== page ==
“At the cave,” she breathed, fidgeting as best she could with her hands, now encased in doubly efficient protection. “There was… something… that happened after the narrow p-passage, and before I woke… before I woke up.”
She gulped and blinked hard. One tear still managed to escape.
“There were… at the end, there were stairs.”
That curious little shoot in Dr. Armaninov’s mind began to unfurl some of its leaves. This was a delusive experience, probably there had been no cave, he knew that, but this woman did know how to build a narrative. He leaned forward a few inches.
“The passage opened up, after about twenty feet. There were stairs, really old worn stone steps, heading down. I could stand up and shoulder my pack. I don’t remember exactly how far they went down, but it was a fair distance. Eventually they ended, and the passage joined this other tunnel. There was water flowing from that other tunnel, an underground creek, and…”
She took a small sip of water.
“Fuck, even the goddamn water reminds me of it. This tiny fucking room reminds me of it. And that light on the ceiling,”—she squinted up for a moment—“it’s like the light on my helmet. That’s another f-funny thing. My helmet was gone.”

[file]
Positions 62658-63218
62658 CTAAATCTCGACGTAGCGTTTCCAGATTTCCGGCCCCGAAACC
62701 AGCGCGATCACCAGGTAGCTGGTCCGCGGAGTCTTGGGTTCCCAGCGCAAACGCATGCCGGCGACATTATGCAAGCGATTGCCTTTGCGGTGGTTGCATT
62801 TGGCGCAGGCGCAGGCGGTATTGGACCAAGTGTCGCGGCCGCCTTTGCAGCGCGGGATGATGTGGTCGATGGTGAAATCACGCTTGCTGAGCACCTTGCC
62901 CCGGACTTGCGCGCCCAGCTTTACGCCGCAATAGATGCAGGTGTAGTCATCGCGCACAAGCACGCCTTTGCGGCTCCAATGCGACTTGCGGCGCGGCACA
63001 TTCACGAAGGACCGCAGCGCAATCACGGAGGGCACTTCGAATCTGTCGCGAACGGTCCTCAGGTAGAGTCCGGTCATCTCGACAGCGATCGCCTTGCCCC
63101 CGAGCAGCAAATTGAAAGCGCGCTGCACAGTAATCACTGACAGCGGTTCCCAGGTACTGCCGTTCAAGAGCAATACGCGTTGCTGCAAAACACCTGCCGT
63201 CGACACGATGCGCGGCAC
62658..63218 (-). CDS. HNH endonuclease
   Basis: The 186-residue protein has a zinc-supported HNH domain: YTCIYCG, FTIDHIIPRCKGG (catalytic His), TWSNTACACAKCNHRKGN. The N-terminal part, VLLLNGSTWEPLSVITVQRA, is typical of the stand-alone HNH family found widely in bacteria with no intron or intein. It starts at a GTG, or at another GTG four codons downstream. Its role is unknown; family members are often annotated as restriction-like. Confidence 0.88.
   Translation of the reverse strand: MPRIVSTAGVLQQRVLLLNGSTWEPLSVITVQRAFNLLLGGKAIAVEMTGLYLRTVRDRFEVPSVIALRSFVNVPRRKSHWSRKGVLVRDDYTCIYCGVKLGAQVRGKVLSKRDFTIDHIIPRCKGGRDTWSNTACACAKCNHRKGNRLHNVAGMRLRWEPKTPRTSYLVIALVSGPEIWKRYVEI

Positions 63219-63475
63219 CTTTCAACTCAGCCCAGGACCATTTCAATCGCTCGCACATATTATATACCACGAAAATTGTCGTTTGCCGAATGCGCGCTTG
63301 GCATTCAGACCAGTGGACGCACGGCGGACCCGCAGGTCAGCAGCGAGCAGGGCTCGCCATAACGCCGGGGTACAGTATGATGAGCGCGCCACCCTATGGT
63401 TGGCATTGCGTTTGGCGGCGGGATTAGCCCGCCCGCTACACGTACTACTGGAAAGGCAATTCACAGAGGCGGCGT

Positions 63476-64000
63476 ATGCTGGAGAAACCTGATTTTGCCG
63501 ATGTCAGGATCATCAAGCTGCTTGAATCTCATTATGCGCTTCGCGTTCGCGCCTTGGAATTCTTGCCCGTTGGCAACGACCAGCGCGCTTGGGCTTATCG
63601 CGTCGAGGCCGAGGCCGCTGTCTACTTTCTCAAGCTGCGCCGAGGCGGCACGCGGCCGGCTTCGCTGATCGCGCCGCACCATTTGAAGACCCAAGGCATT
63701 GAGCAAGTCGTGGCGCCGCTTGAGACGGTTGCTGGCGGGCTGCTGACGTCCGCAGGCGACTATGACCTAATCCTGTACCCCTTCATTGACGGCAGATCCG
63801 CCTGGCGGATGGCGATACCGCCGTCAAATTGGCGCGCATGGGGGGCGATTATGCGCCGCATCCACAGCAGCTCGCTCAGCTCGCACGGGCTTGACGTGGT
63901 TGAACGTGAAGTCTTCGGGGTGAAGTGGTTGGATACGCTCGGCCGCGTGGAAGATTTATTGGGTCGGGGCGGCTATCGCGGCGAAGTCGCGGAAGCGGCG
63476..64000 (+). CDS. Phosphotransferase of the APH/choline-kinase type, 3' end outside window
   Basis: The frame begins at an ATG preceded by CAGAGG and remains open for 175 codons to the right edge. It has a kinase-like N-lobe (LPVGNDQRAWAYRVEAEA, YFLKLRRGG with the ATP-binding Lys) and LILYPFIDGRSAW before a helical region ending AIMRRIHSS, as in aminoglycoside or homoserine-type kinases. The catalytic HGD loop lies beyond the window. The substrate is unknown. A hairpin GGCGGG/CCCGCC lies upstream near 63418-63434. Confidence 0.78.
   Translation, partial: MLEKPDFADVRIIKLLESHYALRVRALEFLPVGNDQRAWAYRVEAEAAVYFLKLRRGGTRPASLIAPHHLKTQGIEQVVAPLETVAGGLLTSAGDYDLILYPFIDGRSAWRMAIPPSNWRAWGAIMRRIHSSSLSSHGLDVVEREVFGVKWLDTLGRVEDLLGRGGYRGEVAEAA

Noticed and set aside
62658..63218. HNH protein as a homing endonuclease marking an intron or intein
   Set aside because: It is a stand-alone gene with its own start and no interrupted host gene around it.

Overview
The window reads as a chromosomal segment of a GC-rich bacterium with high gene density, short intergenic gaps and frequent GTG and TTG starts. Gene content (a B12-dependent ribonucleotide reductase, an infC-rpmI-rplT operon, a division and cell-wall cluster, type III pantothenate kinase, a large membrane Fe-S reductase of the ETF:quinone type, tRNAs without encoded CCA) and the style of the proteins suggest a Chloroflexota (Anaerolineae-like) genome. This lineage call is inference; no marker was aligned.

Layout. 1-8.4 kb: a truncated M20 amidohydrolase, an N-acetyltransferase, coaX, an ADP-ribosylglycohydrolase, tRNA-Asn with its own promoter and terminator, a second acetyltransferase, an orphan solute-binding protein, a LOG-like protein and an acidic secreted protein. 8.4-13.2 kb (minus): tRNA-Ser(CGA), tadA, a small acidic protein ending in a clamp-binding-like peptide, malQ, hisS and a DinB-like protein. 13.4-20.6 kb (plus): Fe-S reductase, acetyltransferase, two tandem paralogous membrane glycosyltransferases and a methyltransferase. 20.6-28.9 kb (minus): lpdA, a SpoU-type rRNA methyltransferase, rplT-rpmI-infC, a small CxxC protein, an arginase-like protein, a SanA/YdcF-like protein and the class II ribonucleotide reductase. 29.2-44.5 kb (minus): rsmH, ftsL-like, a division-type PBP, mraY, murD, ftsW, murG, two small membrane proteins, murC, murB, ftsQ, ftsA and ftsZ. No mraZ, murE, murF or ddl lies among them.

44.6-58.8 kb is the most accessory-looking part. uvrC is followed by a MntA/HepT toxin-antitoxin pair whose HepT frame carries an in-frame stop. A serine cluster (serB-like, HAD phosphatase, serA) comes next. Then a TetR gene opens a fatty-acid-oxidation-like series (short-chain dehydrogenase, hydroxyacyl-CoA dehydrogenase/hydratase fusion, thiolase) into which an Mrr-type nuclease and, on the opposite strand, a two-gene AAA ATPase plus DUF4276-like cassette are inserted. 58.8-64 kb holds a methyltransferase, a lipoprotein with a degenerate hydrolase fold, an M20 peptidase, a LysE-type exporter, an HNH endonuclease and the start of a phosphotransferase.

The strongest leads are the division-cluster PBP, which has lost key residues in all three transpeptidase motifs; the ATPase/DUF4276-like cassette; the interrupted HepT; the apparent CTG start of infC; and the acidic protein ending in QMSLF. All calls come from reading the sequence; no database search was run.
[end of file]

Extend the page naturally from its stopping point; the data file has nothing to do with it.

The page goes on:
She giggled, high and hysterical.
“When you woke up later?” Dr. Armaninov inquired.
“Yep. Woke up later. No pack, no helmet. It… it took them. Or it didn’t bother to give them back. Or maybe I just fainted outside the cave before I went in, and I never did go in, I just slept for hours and dreamt the whole thing, and some people came by and stole the pack and helmet and cut the rope while I slept.”
“Do you think that’s the case?” the doctor asked.
“Of course not,” she growled. “It was the most vivid experience of my life. I could have the best sex in the world, you know, and it wouldn’t come close to erasing the memory. It wouldn’t even overshadow it. It would be… it would pale in comparison. I could get married and have a kid—”
She broke off, a nauseated expression overspreading her face, and barged into the bathroom. Dr. Armaninov heard vomiting from within.
She staggered out a few minutes later, after two toilet flushes and much running water, and sat on the floor against the wall, knees up to her chest, face in her hands.